Artist: David Diao
Venue: Marta Cervera, Madrid
Exhibition Title: Melnikov
Date: April 5 – June 5, 2014
Full gallery of images, press release and link available after the jump.
Images courtesy of Marta Cervera, Madrid
David Diao’s revisit Konstantin Melnikov (1890-1974)
Written by Carles Guerra
Since the 1980’s David Diao’s (1943) work has become emblematic of the post-modernist turn. After both a personal and a generational crisis, which distanced him from the formalist approach to painting he had practiced in the past, Diao’s canvases became the medium for a cultural critique. This critique transmitted a large dose of fascination for the modernist body of ideas and aesthetics. It is for this rea- son that David Diao deserves to be considered an essayist, describing this critical culture and its history throughout the twentieth century. He has revisited well-known figures like Kazimir Malevich, Barnett Newman or, more recently, Konstantin Melnikov in art series that idolized them. Surprisingly enough, David Diao uses for these series a pictorial process recalling the formal enthusiasm of that modernity he tried to distance himself from. A painting like Black and White with Chair (1984-1985) acquired the status of a manifesto, and turned David Diao into a reference for a whole generation. The composi- tion imagined the geometrical motives of Malevich’s suprematist paintings as free-floating icons in the groundbreaking exhibition 0.10. That historical episode of the Russian avant-garde, which took place in Petrograd in 1915, suddenly revived in the New York of the 80’s with the peaking of appropriation practices. David Diao treated art history much like a musical theme, vulnerable to repetitions, rhythm accelerations and tonal variations.
The house built by Konstantin Stepanovich Melnikov (1890-1974) in Krivoarbatsky Street, Moscow – a legendary building for modern architecture – has been the persisting leitmotiv of one of David Diao’s recent projects, completed between 2011 and 2012. The house-studio conceived by Melnikov is reminiscent of a honeycomb’s structure, which enables a very particular way of life within its walls. The different views of this space from its interior, reduced to two circular sections, generate a geome- try that seems to be directly inspired by the canvases of North-American artist Elsworth Kelly. It is as if the economic difficulties of the 1920’s in the old USSR anticipated the formal repertory of post- pictorial abstraction, the precariousness of a time transformed into a depurated synthesis championing a triumphant liberalism and its artistic expression. A looped reference, which David Diao’s canvases elaborate chromatically and through iconic reiterations, similar to those that evocate the mechanical methods of pop art.
This group of works displays nominal references to Melnikov’s name, written with Cyrillic characters. The references are overlapped by the famous photograph of that corner full of suprematist works in the last futurist exhibition in 1915, recurrently quoted in Diao’s trajectory. In another work, the initials of the architect Konstantin Melnikov and those of the artist Kasimir Malevic allow us to merge both figures into one monogram. KM blurs the differences between two key figures in one the most emba- ttled periods of Russian art. The loss of singularity expands, reflecting the homogenization that last century’s cultural and critical heritage is undergoing. Nothing is immune to myth.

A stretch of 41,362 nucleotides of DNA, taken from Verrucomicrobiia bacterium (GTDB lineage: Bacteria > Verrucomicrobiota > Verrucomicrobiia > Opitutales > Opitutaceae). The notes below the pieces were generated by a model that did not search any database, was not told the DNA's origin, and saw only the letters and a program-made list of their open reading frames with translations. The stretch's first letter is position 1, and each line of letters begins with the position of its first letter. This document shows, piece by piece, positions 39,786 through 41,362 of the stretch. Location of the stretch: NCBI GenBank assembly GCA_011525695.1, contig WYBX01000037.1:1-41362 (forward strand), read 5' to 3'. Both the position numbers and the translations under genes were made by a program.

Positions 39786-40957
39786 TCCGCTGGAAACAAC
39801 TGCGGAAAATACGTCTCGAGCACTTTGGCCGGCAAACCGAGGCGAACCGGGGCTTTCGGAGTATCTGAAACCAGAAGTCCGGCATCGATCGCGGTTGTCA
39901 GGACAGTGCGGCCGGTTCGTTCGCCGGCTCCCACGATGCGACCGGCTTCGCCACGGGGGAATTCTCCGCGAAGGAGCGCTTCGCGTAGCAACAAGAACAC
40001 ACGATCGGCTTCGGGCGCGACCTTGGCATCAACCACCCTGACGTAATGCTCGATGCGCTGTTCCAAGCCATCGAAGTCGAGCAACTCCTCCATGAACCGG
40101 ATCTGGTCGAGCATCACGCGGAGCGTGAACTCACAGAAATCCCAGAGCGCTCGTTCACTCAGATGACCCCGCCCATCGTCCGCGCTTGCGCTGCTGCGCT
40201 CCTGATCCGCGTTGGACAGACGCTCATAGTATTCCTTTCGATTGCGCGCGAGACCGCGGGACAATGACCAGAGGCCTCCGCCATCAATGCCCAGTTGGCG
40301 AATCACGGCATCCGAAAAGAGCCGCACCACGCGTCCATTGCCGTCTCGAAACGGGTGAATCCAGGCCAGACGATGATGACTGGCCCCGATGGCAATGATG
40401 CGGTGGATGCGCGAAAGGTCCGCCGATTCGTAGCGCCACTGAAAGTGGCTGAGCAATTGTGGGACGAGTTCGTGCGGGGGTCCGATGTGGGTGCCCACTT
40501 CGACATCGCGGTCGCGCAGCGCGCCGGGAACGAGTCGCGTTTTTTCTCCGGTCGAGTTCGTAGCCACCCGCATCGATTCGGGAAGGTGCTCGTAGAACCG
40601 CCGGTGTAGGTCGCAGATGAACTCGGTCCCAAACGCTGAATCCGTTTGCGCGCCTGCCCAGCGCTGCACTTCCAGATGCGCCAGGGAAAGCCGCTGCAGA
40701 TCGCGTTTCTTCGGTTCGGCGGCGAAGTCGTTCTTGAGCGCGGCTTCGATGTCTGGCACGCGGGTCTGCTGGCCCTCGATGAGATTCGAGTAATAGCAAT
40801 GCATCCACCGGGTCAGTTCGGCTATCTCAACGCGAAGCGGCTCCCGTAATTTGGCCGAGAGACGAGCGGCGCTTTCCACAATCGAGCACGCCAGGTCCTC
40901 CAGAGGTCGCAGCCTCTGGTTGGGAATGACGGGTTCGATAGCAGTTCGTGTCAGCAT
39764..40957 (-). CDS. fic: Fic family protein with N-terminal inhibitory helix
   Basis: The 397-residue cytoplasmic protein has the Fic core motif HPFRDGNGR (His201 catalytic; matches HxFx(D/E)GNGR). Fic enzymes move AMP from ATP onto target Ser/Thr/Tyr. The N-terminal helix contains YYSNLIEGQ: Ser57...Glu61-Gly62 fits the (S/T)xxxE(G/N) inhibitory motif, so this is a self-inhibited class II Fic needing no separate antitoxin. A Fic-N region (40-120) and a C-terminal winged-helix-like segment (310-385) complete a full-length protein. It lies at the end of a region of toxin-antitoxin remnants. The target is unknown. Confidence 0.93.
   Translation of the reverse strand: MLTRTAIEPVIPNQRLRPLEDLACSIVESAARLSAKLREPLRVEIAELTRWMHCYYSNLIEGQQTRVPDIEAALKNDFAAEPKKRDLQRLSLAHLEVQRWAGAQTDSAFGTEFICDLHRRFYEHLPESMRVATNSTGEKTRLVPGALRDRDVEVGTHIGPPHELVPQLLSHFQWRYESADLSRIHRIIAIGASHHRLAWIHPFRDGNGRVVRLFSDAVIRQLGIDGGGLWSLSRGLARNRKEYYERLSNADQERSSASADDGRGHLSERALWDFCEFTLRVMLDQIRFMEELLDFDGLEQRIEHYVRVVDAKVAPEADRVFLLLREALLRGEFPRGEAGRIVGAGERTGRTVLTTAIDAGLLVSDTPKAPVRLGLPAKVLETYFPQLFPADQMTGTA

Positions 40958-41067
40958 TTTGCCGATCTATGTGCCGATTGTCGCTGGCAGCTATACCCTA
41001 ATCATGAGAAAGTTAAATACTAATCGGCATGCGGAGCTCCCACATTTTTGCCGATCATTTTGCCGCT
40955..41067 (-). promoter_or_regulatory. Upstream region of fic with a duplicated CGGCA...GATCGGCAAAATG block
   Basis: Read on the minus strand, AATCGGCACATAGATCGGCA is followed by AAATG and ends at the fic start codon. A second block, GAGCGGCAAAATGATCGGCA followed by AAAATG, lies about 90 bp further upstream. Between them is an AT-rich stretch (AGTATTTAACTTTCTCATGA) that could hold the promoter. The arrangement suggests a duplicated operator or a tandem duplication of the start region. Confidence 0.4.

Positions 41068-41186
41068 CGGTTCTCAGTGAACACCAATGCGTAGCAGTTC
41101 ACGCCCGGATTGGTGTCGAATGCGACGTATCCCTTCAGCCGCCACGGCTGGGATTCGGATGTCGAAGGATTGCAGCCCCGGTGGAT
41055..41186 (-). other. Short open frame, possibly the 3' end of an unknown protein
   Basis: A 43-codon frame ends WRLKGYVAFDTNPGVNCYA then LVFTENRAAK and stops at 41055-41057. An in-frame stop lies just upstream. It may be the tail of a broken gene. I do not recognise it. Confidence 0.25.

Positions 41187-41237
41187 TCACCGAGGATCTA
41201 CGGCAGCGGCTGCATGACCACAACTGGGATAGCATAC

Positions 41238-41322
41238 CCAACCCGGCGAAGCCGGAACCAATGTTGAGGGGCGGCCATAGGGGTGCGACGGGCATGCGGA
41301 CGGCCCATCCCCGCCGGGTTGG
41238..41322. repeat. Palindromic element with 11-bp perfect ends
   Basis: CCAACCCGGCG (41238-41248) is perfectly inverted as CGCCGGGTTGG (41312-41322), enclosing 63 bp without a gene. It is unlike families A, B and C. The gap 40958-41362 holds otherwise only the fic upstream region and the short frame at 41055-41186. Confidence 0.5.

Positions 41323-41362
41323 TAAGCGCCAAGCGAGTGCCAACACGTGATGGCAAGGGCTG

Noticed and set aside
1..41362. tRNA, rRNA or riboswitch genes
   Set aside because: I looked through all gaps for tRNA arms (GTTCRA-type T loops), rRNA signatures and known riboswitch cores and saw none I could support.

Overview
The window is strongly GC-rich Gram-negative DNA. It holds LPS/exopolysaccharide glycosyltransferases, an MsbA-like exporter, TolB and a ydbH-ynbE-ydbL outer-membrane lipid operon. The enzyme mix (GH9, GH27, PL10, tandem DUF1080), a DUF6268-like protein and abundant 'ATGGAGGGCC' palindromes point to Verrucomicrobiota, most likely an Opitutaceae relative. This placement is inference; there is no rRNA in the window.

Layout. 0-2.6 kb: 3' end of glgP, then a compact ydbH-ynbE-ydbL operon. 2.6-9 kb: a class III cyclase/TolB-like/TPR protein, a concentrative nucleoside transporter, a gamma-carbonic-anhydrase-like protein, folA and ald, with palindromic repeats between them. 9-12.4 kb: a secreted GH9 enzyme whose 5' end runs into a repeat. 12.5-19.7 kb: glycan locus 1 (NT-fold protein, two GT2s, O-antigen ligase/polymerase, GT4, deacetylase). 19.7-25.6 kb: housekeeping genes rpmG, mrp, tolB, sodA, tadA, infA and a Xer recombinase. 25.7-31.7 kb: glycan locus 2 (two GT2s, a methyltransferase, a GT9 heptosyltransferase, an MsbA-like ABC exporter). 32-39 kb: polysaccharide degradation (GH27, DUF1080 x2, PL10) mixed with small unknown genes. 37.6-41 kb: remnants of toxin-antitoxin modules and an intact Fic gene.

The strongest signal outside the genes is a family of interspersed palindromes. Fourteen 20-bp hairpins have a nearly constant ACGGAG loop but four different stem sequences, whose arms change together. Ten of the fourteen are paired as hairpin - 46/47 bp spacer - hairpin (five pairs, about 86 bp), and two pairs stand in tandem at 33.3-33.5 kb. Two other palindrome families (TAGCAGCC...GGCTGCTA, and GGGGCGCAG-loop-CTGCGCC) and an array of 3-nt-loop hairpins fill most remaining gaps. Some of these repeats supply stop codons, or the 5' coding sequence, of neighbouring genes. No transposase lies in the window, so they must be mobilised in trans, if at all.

In this sense, David Diao’s canvases are invaded by a discursive practice some times fanatic, others simply devote. In his work the history of modern art and its formal epic are reduced to a play of signs. The distance between the sublime and the ornamental shortens, and in this threshold a new painting blooms, rehabilitating the oldest artistic genre. His painting is born out of discredit, and rises as a new cultural form keen to review its own cultural history. In this case, Melnikov would become a complex
sign whose biography is close to becoming a fable, alluding to the cycles of enthusiasm and deceit that characterize the succession of modern styles. The architect who benefitted from the favors of the soviet administration also experienced ostracism, his advanced designs for worker’s clubs forgotten soon after the 1920’s. David Diao, who has always represented himself at the margins of the artistic system, could be referring to Melnikov as a victim of cultural dynamics that, far from evolving spontaneously, are tightly monitored and disciplined. Stalinist politics were the ones that condemned Melnikov to mar- ginalization. The cells that characterize the structure-façade of Melnikov’s famous house created the space of reclusion where he found himself trapped for the rest of his life.
The ambiguity of the sign in David Diao’s canvases provides for formal drifts and a visual rhetoric not free of a sarcasm born of disbelief. It is the same effect produced by this famous house that has mira- culously survived the 20th century. David Diao’s works transform the most crucial historical moments in two-dimensional compositions. Under the appearance of a vibrantly chromatic and tempered at- mosphere, old ideological fights wither away. The tragedy David Diao’s paintings feature is the loss of a tension that had characterized progress and the developing of new aesthetics. This ideological ardor is ready to enter the domestic interiors of the 21st century as well as the galleries of new institutions. In this sense, David Diao is the artist of our time, ready to touch the sore spot that nestle the contradic- tions of cultural politics at the end of the 20th century.